Patients overwhelmingly want access to the notes their physicians take during visits, according to one study that was recently published in the Annals of Internal Medicine. About 95 percent of patients who participated in the twelve-month study (and the survey that followed it) said that giving patients access to the notes was a good idea, while between 69 percent to 81 percent of those participating primary care physicians agreed.
The survey results were from a survey conducted before the start of OpenNotes, a year-long study that began in the summer of 2010 with funding from The Robert Wood Johnson Foundation's Pioneer Portfolio, Drane Family Fund, and Koplow Charitable Foundation. OpenNotes included participation from more than 90,000 patients and 114 primary care providers (PCPs) at Beth Israel Deaconess Medical Center in Boston, Geisinger Health System in Pennsylvania, and Harborview Medical Center in Seattle. Only about 110 of the participating PCPs answered the survey questions, while about 42 percent of the participating patients did.
Between 74 percent and 92 percent of participating PCPs expected the OpenNotes initiative to improve communication and patient education. Only about half of those non-participating PCPs felt the same way. More than one half of participating PCPs and a vast majority of nonparticipating PCPs expected that sharing visit notes would lead to greater worry among patients. Only about 14 percent patients felt that way. Less than half of participating PCPs figured the sharing of notes would lead to more questions between visits, while more than 80 percent of the non-participating PCPs expected that. Less than a third of the PCPs thought the practice would increase risk for lawsuits.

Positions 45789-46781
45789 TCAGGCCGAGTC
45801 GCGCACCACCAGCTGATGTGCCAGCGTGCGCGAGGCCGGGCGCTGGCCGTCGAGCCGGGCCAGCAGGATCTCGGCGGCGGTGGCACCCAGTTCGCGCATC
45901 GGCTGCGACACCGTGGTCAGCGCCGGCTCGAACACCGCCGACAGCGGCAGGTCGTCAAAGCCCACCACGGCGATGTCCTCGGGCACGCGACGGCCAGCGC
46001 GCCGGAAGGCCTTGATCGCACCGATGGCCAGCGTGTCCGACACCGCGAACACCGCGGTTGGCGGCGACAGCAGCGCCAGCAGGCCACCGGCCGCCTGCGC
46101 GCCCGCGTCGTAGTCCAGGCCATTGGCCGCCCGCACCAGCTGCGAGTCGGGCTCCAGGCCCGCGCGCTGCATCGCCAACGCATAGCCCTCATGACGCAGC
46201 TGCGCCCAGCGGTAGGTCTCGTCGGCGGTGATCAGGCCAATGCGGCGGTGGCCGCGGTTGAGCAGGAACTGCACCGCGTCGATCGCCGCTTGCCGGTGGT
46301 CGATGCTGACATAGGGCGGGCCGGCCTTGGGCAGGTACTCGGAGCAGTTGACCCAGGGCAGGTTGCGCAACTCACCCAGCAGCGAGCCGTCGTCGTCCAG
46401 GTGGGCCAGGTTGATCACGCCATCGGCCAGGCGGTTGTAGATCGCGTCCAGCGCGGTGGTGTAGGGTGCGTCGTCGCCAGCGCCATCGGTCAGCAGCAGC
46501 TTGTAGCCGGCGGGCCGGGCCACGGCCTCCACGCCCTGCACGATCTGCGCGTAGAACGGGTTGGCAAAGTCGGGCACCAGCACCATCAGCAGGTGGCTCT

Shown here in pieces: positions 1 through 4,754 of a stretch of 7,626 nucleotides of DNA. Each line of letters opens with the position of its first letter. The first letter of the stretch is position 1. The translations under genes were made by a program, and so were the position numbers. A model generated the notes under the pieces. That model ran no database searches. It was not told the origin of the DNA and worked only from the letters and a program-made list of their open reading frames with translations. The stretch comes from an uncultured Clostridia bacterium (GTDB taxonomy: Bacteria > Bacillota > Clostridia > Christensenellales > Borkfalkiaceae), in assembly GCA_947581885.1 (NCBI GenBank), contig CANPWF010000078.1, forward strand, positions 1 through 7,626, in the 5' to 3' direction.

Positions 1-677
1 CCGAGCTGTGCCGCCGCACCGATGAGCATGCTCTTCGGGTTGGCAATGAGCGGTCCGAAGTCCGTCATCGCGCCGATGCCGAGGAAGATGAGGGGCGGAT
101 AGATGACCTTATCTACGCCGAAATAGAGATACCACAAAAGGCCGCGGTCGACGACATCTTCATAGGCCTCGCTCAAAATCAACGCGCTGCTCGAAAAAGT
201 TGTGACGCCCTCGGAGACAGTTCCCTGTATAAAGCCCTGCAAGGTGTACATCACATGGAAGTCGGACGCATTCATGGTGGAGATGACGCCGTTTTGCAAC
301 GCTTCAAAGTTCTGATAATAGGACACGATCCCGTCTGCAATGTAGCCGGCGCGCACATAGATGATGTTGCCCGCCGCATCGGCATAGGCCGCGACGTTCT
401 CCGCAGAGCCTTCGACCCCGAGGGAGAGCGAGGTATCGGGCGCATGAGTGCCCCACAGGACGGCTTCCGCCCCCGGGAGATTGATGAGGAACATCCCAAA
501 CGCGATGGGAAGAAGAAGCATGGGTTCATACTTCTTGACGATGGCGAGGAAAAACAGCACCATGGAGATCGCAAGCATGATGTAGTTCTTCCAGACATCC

Last year, researchers said their main question was: Will doctors and patients want to continue the trial after the 12-month period is over? While the official results from the OpenNotes study have yet to be published (the metrics above are just from the original expectations survey), one of the lead researchers told The Atlantic that the team is encouraged because all of doctors who participated in the study have decided to continue using it.